Responding to Reprimands
This video will give you some basic information on responding to written reprimands. Also
see Signing a Reprimand.
When you receive a written reprimand, you
should comply with the principal's request to sign it.
Generally, signing the document does not signify agreement.
Your signature simply is the district's proof that you were given
the document. You should check to make sure this is the
purpose of the signature line. If you want to make your
intent clearer, you may add a line that says, "My signature
signifies receipt only." Refusal to sign the document
could be considered insubordination.
You also have the right to respond in
writing to a written reprimand. If you feel that the
criticisms are untrue or inaccurate, explain why. The
response should be concise, your explanations should be factual,
and you should stick to the issues raised in the reprimand.
Avoid being argumentative or introducing your personal
feelings. A written response to your principal is not the
proper forum for venting your anger or frustrations. (On the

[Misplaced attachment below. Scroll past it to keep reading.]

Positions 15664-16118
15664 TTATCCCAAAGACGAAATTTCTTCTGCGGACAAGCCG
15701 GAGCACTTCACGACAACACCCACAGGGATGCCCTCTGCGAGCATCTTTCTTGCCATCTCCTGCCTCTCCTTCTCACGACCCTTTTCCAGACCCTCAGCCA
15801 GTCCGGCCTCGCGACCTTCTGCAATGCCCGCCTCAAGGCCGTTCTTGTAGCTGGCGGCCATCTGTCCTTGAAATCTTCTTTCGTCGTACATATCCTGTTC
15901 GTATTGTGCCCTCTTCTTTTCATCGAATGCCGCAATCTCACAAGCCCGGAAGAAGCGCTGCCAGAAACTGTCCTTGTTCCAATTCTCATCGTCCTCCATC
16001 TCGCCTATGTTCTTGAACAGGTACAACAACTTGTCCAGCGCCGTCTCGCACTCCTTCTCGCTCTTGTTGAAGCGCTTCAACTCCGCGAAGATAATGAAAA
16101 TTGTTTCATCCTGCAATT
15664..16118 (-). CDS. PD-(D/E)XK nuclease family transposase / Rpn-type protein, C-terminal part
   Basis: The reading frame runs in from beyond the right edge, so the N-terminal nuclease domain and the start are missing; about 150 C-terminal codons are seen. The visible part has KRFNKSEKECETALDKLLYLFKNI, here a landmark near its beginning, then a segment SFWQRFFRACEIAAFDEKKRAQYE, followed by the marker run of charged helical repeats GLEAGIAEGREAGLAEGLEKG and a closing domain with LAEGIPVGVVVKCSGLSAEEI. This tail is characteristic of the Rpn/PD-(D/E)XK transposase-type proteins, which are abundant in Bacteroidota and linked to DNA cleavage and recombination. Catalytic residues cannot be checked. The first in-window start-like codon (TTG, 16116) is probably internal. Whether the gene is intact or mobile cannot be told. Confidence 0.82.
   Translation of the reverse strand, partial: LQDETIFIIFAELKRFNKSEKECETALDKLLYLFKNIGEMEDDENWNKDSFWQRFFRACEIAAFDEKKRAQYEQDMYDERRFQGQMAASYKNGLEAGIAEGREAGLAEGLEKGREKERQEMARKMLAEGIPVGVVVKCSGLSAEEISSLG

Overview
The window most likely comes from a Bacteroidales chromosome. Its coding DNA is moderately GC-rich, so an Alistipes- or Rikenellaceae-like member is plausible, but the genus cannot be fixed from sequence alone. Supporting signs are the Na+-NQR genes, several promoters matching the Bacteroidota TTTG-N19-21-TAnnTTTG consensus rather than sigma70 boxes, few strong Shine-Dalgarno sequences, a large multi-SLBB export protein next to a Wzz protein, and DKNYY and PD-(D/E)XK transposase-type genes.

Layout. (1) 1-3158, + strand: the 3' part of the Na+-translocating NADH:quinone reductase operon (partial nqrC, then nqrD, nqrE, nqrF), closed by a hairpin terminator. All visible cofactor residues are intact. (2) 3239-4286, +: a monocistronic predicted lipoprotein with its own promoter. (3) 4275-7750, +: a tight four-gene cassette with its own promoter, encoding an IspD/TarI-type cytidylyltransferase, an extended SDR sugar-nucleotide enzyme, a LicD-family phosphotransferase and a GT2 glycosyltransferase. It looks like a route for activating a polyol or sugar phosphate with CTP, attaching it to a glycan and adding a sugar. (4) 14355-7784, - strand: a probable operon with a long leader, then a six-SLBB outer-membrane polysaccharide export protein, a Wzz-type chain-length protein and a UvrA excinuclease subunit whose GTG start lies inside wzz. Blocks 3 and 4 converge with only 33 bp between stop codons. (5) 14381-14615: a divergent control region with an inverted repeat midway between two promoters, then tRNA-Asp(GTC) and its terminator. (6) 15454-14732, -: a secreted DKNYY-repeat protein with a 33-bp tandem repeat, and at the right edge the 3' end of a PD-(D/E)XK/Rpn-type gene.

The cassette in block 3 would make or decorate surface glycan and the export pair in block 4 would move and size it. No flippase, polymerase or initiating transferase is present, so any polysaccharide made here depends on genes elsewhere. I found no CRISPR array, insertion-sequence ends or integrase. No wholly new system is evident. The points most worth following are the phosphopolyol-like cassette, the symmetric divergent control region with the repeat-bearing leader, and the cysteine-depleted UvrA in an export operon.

other hand, if you want to write a vent letter, do so, but don't
send it. This might prove to be therapeutic.) You
should be aware that your response may be viewed by other
administrators who know nothing about you or your situation other
than what they see in writing.
In addition to stating your position, you
also may request that the write-up be removed from your
file. Your response can be submitted either as an informal
rebuttal or as a formal
grievance. The difference is that
filing a grievance enables you to appeal to the next level in the
chain of command if you do not get a favorable response.
If you choose to submit a response or
grievance, you must do so according to the procedures and
deadlines set forth in your district's grievance policy.
Therefore, you should obtain a copy of the grievance policy, and
be aware that the filing timelines tend to be very short.
The legal information provided on this website is for general purposes only. It is not intended as a substitute for
individual legal advice or the provision of legal services. Accessing this information does not create an
attorney-client relationship. Individual legal situations vary greatly and readers should consult directly with an
attorney. Eligible ATPE members should contact the ATPE Member Legal Services Department using our
online system, MLSIS.